Monday, October 5, 2009

Took a group of happy kids and their Mom on a short ride to their car today. As I often do with children, I asked them what their favorite subjects are in school. I was charged to learn they all liked science and math! Lucky for us we would be passing one of my favorite spots on the Mall where the solar system is proportionally laid out in a one to ten billion scale on oval metal signs. At each planet, there is information about how many moons, temperature, day and year length, chemical composition, distance from the sun, and many other interesting factoids.

"one to 10-billion scale model of our Solar System—spanning 2,000 feet from the National Air and Space Museum to the Smithsonian Castle. The Sun and its system of planets—our Solar System—is portrayed at one 10-billionth actual size, and contained on 13 stanchions."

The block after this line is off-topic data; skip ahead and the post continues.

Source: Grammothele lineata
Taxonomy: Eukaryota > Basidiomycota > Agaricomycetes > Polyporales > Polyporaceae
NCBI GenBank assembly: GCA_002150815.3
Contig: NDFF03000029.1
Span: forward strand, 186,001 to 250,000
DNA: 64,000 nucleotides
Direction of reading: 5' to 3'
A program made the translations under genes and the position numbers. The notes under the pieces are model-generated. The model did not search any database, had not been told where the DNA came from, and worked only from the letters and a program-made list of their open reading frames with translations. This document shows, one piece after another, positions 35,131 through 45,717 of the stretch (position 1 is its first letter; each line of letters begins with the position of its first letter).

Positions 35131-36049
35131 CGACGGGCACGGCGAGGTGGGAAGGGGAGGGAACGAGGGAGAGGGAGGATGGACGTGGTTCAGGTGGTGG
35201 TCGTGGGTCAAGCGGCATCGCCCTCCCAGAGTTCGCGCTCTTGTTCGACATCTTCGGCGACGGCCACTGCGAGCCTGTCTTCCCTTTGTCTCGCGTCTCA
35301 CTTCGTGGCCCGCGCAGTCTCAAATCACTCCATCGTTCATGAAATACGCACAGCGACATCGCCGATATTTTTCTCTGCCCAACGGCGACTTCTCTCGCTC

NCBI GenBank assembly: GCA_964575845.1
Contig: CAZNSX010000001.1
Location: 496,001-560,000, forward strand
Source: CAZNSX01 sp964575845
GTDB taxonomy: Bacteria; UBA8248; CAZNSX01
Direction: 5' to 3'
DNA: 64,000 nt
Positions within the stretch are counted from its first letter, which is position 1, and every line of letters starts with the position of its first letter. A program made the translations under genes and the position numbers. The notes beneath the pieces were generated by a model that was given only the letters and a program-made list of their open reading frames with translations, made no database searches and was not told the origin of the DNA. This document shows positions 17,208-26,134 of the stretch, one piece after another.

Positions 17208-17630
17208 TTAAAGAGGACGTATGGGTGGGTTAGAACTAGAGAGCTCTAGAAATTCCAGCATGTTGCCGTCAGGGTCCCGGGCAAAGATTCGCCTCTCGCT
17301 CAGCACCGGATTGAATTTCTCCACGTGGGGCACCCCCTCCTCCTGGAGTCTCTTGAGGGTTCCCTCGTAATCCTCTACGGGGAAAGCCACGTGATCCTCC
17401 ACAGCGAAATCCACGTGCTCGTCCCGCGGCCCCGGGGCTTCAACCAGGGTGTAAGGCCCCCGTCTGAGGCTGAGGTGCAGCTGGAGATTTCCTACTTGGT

The first stanchions or oval metal sign starts with Voyager and I tell them it has actually gone out of the solar system, waving my hand up and out. Then there is poor Pluto. And I always tell the same joke. "Pluto has been demoted as a planet. People who have been laid off say they have been Pluto-ed."

And I keep pedaling past the Arts and Industries Museum undergoing asbestos removal with a stimulus grant, point out Neptune with its 8 moons. And keep pedaling past the Hirschorn Museum of Modern Art and entrance of the Air and Space Museum and see the local planets, Mars, Earth, Venus and Mercury and the sun we spin around. I try to instill a little reverence for the uniqueness of our little planet.

"And look how perfect this Earth is for life: water can exist in all three forms- solid ice, liquid water and gaseous vapor," pointing to the sky. " So life has a chance to evolve."

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